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Nyx
12-14-2006, 04:33 AM
With greater extension of women's vocations, feminine designations are becoming a special need for the future. We ought to indulge in genuine neologisms to increase the number of our feminines, such as teacheress, doctress, singeress, etc.

Established feminine designations:

Abbess, actress, administratrix, adultress, adventuress, ambassassadress, deaconess, duchess, enchantress, executrix, giantess, goddess, governess, horsewoman, hostess, huntress, Jewess, lioness, mother, murderess, priestess, princess, procuress, prophetess, quakeress, queen, shepherdess, songstress, sorceress, stewardess, votaress, waitress, wardress (any more?)

Recent feminine designations:

Authoress, chairwoman, conductress, congresswoman, directress, doctress, draughtswoman, editress, inspectress, jurywoman, manageress, paintress, patroness, poetess, policewoman, protectress, tailoress (any more?)

Words that are, unfortunately, not provided with feminines:

Artist, aurist, clerk, cook, councillor, cyclist, lecturer, legatee, martyr, motorist, oculist, palmist, president, pupil, singer, teacher, typist

Kriger
12-14-2006, 05:19 AM
The Administratrix sounds intriguing.

Mistress of Ceremonies.

Bartendress. (?)

shanemac
12-14-2006, 05:25 AM
Race-traitoress?

This desingation could be succintly defined in a dictionary by a picture of Madonna, or that chick from Black Eyed Peas.

Johnson
12-14-2006, 05:29 AM
Dear Ix,

Please stop being bizarre.

PS: I had no idea you were this dedicated to political correctness.

Sincerely,

Slee-stak.

Nyx
12-14-2006, 05:40 AM
Actually, feminine designations are considered to be politically incorrect. Feminists have been complaining about them since the 19th century.

Johnson
12-14-2006, 05:59 AM
Some, I'm sure. But since English grammar follows that a noun with an unknown gender be designated "him/his" by default, you'd think most of them would be complaining about that and welcome feminine noun designations.

Helios Panoptes
12-14-2006, 06:01 AM
Some, I'm sure. But since English grammar follows that a noun with an unknown gender be designated "him/his" by default, you'd think most of them would be complaining about that and welcome feminine noun designations.

I often see "his/her;" also, "his" and "her" alternated throughout a paper. I make it a point to use the male pronouns, though.

Ix is right about feminine designations not being PC. They would prefer, for example, "female waiter" to "waitress."

Johnson
12-14-2006, 06:09 AM
His/Her designations were largely brought about by feminist/political correctness pressure, though.

Ahknaton
12-14-2006, 06:15 AM
Some actresses insist on being called "actors" or "female actors" because they don't feel that being labelled an "actress" gives them the same professional gravitas as their male counterparts. This is the same with some other professions. I've read that in French the situation is reversed, and feminists demand male and female designations. It just goes to show the illogical character of many PC issues. The worst are mutilations of the English language like "womyn" and "herstory".

shanemac
12-14-2006, 06:16 AM
Often, PC writers will use the pronoun "they" rather than he/she. That drives me crazy because it is bad grammar. I always use "he", especially on academic papers or whatever.

shanemac
12-14-2006, 06:19 AM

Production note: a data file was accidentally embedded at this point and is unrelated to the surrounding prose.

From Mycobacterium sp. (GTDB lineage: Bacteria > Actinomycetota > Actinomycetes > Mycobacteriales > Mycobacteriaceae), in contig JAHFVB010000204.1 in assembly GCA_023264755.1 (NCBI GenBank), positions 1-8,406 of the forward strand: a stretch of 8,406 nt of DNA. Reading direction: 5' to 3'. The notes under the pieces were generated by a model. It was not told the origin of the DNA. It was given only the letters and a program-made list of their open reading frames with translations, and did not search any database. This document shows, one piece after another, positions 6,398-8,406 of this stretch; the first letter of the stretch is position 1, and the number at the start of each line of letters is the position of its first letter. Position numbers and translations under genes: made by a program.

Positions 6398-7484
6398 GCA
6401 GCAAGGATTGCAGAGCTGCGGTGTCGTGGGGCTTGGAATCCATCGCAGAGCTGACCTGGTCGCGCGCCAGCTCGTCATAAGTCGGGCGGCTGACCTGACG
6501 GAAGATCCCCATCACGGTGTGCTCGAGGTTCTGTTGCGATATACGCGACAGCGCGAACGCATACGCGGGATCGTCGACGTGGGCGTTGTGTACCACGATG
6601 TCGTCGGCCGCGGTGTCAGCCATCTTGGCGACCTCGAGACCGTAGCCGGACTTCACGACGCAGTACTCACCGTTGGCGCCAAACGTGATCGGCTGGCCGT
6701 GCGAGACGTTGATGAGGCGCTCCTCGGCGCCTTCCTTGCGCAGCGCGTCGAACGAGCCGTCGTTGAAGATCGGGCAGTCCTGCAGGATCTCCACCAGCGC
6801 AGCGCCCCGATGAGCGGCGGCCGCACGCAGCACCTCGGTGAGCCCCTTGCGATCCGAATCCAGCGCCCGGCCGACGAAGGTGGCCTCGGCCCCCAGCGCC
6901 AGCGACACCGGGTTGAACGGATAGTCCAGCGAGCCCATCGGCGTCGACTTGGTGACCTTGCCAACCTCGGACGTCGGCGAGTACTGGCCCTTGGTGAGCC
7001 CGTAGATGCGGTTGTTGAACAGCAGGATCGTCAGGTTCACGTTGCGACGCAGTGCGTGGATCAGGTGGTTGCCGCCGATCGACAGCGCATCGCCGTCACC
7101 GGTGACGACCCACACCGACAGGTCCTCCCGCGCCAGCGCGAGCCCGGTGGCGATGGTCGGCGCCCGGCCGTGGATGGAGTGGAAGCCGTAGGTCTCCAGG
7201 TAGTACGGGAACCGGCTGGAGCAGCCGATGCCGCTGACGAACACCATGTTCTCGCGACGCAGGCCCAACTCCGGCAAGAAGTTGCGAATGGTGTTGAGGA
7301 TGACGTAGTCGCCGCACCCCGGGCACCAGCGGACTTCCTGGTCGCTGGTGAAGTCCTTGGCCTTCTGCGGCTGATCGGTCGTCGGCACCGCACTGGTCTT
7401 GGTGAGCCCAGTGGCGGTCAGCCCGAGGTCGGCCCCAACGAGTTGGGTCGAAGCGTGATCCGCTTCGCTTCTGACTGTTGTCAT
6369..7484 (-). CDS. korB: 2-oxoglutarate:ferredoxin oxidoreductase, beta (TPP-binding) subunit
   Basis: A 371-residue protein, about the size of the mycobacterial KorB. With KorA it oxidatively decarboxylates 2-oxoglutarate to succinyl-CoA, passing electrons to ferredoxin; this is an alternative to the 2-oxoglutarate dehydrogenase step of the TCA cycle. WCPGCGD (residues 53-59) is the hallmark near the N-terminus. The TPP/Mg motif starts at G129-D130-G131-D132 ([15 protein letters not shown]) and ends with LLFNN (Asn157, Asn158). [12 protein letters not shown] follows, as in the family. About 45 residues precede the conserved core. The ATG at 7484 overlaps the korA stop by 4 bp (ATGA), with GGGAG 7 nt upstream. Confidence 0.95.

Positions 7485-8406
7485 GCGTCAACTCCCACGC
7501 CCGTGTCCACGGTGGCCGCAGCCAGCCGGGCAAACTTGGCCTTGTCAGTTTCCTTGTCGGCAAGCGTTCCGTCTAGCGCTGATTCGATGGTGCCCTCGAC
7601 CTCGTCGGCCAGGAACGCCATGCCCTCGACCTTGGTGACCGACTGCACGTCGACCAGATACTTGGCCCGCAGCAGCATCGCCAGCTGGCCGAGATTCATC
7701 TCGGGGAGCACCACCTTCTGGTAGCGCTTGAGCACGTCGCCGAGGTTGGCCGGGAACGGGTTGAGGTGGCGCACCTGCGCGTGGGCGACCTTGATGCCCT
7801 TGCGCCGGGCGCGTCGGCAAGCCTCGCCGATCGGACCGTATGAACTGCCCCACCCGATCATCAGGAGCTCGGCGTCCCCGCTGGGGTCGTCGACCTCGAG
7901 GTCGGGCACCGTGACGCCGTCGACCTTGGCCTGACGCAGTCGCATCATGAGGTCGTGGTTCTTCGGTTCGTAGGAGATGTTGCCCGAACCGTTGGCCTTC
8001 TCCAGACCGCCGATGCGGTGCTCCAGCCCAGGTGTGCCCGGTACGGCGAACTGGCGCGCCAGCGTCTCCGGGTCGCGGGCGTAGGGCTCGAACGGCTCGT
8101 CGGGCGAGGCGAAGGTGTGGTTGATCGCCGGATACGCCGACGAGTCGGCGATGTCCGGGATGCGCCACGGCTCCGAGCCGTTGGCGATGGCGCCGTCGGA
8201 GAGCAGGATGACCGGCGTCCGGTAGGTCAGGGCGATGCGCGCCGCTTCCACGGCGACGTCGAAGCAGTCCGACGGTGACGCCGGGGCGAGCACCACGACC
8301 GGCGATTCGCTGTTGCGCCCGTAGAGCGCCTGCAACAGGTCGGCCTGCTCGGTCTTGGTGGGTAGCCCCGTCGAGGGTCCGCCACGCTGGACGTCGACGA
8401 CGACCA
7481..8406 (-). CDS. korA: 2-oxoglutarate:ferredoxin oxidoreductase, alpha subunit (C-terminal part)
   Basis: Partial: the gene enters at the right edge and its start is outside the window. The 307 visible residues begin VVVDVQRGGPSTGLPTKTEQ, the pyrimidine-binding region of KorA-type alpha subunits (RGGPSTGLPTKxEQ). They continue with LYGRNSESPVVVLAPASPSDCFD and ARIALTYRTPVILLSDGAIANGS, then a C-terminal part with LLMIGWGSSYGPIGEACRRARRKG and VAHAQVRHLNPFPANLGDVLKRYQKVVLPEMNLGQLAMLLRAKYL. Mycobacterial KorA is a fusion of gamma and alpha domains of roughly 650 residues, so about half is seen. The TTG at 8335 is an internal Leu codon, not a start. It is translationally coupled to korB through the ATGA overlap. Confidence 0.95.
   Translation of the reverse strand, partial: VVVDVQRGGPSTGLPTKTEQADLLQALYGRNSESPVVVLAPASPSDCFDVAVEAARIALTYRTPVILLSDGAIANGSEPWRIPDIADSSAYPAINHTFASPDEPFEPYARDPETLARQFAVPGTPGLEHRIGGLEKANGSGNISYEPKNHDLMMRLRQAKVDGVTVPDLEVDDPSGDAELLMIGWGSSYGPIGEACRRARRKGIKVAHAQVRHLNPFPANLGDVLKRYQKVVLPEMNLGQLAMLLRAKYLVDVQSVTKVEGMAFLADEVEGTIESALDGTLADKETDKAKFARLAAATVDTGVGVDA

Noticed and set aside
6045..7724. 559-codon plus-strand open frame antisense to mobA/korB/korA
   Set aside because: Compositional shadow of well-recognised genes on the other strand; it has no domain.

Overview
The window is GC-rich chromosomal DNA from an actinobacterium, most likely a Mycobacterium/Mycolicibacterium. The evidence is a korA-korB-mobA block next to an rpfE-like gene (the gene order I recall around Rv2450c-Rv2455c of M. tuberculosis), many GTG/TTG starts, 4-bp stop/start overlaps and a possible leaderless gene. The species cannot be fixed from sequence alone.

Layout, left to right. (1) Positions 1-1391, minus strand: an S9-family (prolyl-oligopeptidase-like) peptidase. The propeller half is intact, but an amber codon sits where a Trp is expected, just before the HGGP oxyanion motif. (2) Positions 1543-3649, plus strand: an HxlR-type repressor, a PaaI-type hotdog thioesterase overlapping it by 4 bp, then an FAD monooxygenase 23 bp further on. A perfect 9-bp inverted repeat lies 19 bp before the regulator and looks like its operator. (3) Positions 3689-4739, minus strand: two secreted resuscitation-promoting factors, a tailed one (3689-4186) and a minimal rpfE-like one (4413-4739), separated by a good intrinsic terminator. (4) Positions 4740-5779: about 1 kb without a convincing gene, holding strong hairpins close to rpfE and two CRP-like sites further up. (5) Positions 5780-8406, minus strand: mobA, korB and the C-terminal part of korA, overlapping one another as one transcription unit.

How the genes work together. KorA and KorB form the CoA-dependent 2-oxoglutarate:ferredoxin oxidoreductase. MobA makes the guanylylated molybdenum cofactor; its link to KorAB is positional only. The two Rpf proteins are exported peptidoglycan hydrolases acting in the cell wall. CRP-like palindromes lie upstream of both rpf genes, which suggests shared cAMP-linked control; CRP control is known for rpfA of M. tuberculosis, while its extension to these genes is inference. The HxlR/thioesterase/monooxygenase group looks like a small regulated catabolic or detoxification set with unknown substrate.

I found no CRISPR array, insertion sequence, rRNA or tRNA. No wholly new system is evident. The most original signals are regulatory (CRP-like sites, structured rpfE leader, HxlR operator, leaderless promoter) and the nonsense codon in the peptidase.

Some actresses insist on being called "actors" or "female actors" because they don't feel that being labelled an "actress" gives the same professional gravitas as their male counterparts. This is the same with some other professions. I've read that in French the situation is reversed, and feminists demand male and female designations. It just goes to show the illogical character of many PC issues. The worst are mutilations of the English language like "womyn" and "herstory".

Yeah, I've been seeing quite a few papers with "she" used for an unknown subject. Or "she" used for God.

It's ridiculous when everyone knows perfectly well that God is a white man with a long white beard who sits on a cloud, getting angry about shit like killing a spider or whatever.

ivory bill
12-14-2006, 08:19 AM
The Administratrix sounds intriguing.

Mistress of Ceremonies.

Bartendress. (?)

Aviatrix.
Better than bartendress is bartemptress.

Jimbo Gomez
12-14-2006, 08:34 AM
Perhaps we should change Starr's title to 'moderatrix'.

Starr
12-14-2006, 08:43 AM
Some actresses insist on being called "actors" or "female actors" because they don't feel that being labelled an "actress" gives them the same professional gravitas as their male counterparts. This is the same with some other professions. ".

If I was some kind of proud feminist(no comments please:p )I would think I would much rather have my own word or title, that depicts me as feminine, for example, actress, as opposed to female actor, which to me, sounds like how one would refer to a female merely doing a male's job.

Ahknaton
12-14-2006, 09:34 AM
Perhaps we should change Starr's title to 'moderatrix'.
I seem to remember crypto referring to herself as "webmistress" of Nationalist Planet.

Isabella
12-14-2006, 09:38 AM
I seem to remember crypto referring to herself as "webmistress" of Nationalist Planet.Instead of a feminine form of webmaster, it could also mean some spooky black widow themed dominatrix.

Dr. Gutberlet
12-14-2006, 01:35 PM
How about "cuntess" as opposed to "countess"?

shanemac
12-14-2006, 02:53 PM
How about "cuntess" as opposed to "countess"?

I knew it was going to be something offensive when I saw the name Dr Gutberlet... and it was.

Dr. Gutberlet
12-14-2006, 05:25 PM
I knew it was going to be something offensive when I saw the name Dr Gutberlet... and it was.

You judge me far too harshly.:whip:

Carlos Danger
12-14-2006, 05:42 PM